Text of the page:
Simon Hobbs is an anchor based at the network's Global Headquarters in Englewood Cliffs, N.J. He currently co-anchors the 10 a.m. hour of CNBC's "Squawk on the Street" (Monday-Friday, 9 a.m.-12 p.m. ET) live from the New York Stock Exchange. He joined CNBC in 1998.
Previously, Hobbs was based at CNBC in London where he had anchored "European Closing Bell" and "Europe Tonight." Hobbs also globe-trotted to host "The Leaders," a series of in-depth one-to-one interviews with the world's business and political elite.
In 2006, Hobbs was named Television Personality of the Year by the Association of International Broadcasters and has hosted high-level, international meetings for the European Union, the United Nations, the World Bank and environmental nongovernmental organizations.
Hobbs cut his teeth as a journalist with a decade in radio producing some of the biggest names in UK broadcasting. His work for news organizations includes the BBC, Reuters and Sky News.
He holds a Bachelor of Science degree with honors in economics from the University College London.
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For most in the market, Moody's downgrade of Spain today is no great disaster because so few believed Madrid's forecast that it could restructure its banks for 23 billion euros. But traders say the now near-constant drumbeat of downgrades is only adding to anxiety, as we enter a very critical period for the Euro Zone.
Traders point to the fact that there is no sign that Europe’s credit markets are beginning to seize up as they did last spring, with banks worrying about each other’s counter-party risk. That’s evident from the fact that there is no spike in LIBOR, the interest rate at which banks borrow unsecured cash from each other on London's wholesale market.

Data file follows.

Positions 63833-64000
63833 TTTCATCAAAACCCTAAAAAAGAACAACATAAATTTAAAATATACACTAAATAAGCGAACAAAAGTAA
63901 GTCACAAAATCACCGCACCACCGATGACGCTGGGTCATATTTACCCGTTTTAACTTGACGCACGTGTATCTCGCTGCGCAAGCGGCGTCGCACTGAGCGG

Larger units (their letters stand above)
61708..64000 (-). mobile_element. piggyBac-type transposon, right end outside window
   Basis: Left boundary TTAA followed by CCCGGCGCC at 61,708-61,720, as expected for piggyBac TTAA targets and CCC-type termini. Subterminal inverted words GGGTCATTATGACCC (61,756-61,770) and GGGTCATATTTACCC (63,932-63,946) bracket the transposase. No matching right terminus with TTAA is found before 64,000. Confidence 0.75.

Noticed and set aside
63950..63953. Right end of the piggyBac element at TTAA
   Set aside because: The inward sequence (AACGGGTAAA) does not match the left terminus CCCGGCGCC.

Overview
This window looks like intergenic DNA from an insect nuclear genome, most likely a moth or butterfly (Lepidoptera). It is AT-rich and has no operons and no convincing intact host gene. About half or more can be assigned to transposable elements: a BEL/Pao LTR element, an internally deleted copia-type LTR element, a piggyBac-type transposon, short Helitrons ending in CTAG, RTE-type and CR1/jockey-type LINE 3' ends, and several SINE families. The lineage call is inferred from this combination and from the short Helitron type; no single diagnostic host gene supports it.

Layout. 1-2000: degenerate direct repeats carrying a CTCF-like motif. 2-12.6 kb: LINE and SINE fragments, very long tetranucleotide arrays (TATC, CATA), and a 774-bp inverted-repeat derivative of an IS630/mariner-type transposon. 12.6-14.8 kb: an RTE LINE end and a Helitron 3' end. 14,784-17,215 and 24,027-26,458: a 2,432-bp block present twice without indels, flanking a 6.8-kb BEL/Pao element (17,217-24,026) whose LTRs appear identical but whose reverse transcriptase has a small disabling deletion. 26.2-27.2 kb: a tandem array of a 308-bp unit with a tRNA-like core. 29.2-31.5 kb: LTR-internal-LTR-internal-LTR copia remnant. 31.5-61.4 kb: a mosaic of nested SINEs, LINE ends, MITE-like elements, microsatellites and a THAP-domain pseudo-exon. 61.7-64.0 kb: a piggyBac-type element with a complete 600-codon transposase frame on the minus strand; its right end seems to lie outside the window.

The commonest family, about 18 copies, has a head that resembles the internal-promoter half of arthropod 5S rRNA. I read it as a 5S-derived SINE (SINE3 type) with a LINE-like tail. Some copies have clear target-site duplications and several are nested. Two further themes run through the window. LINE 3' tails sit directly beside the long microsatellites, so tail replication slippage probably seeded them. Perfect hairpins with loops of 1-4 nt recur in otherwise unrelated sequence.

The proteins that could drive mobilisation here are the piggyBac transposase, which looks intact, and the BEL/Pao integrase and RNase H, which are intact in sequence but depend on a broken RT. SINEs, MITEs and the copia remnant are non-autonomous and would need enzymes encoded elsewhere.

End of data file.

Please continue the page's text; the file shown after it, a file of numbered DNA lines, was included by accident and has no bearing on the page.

There’s an air of paranoia on Wall Street about today’s NYSE spacer deal with the Germans. But history suggests it’s unjustified. Inevitably, the new business unveiled today will also be shaped over time by changing needs.
The recent holiday season is an example of a consumer-driven "correction" taking place in retail, Nike CEO Mark Parker said.
CNBC's Jim Cramer explains why investors should stop comparing this era to the dotcom bust.
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The former Microsoft CEO made his first public appearance Tuesday after leaving the helm of the company.
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Simon Hobbs co-anchors the 10 a.m. hour of CNBC's "Squawk on the Street" live from the New York Stock Exchange.
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Rick Santelli joined CNBC Business News as an on-air editor in 1999, reporting live from the floor of the Chicago Board of Trade.